This week is Banned Books Week, a week devoted to celebrating the freedom to read! If you think that banned books have nothing to do with children’s books, then it might surprise you to learn about some of the seemingly innocent children’s books that have been banned at various times and places over the years. Do any of the banned books below catch you by surprise?
The Lorax by Dr. Seuss - Banned in Laytonville, CA Unified School District 1989 because some believed it “criminalized the forest industry”.
In the Night Kitchen by Maurice Sendak – This book ranked 25th on “100 Most Frequently Challenged Books of 1990-2000″ according to the American Library Association. Reason: Nudity.
James and the Giant Peach by Roald Dahl - This is another book that is frequently banned. Some of the reasons given are that it contains inappropriate language, encourages disobedience to parents, has magical elements, and is too scary.
Where the Sidewalk Ends and A Light in the Attic by Shel Silverstein - the first was pulled from the shelves at West Allis-West Milwaukee, Wisconsin school libraries (1986) because the book “suggests drug use, the occult, suicide, death, violence, disrespect for truth, disrespect for legitimate authority, rebellion against parents.” The second was banned in Beloit, Wisconsin in 1985 because the poem How Not to Have to Dry the Dishes supposedly encouraged children to break things to get out of doing chores.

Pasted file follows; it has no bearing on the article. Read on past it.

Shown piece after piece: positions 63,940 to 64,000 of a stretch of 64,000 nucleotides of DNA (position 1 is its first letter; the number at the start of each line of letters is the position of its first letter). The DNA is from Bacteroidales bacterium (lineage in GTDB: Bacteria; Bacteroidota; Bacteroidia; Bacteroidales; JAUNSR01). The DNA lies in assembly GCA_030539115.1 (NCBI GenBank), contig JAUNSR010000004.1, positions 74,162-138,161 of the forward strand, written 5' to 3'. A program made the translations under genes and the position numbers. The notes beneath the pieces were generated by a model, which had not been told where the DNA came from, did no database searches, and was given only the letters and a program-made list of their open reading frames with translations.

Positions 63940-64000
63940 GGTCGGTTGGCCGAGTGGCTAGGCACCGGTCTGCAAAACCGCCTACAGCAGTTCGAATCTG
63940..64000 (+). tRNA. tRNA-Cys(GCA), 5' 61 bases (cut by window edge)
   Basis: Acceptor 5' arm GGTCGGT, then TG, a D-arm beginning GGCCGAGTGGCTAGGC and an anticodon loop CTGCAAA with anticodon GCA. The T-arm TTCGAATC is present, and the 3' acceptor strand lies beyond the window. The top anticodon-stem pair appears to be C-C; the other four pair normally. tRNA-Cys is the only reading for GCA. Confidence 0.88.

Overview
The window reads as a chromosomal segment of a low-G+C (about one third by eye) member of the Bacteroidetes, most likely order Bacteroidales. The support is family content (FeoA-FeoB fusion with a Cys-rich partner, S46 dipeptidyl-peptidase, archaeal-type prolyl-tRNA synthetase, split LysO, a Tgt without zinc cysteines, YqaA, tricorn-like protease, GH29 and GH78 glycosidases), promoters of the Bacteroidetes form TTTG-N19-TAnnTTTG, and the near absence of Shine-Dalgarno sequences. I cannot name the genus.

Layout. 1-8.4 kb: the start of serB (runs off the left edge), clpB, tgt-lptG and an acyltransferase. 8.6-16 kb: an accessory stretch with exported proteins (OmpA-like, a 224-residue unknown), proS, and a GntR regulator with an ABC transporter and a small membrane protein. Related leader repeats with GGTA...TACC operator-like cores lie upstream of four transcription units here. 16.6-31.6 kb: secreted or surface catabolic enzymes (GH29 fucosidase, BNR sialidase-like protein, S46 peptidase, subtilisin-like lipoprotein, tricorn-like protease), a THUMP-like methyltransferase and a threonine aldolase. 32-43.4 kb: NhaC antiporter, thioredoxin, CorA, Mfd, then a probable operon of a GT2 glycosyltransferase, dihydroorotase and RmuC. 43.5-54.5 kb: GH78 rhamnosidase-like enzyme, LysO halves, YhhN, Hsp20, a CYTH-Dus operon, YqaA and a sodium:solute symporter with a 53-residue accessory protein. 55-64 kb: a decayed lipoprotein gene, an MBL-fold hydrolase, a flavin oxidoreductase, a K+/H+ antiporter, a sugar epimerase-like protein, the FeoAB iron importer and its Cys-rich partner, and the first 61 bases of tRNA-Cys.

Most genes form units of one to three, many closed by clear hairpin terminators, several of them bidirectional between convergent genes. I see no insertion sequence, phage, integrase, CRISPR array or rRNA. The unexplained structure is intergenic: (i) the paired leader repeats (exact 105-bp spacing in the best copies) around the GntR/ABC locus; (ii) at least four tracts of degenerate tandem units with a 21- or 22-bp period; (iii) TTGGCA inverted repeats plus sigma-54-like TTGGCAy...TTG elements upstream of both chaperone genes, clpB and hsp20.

Charlotte’s Web, Winnie the Pooh, and Alice in Wonderland are only some of the books that have been banned at various times and places in the U.S. because they have talking animals. That’s right, animals who walk and talk and wear clothing are thought by some school districts and library associations to be “blasphemous and unnatural”.
As a mom, I understand every parent’s ongoing struggle to protect their children from mature or inappropriate content–whether it be in books, TV and movies, or on the web. I believe, however, that there is a difference between parental discernment and public censorship.
In the end, the best thing we can do for our children is to be active in their reading lives. Talk to them about what books they read, suggest stories we may have enjoyed as children, and most of all, read with our kids.
If you’re looking for new and exciting reading material, we have some wonderful new books in the Reading Rainbow App this week to share with your kids, including Miss Martin is a Martian, Sick Day, and Can I Bring My Pterodactyl to School, Ms. Johnson? May your day and weekend be filled with wonderful family reading!
Happy Banned Books Week, and Happy Reading!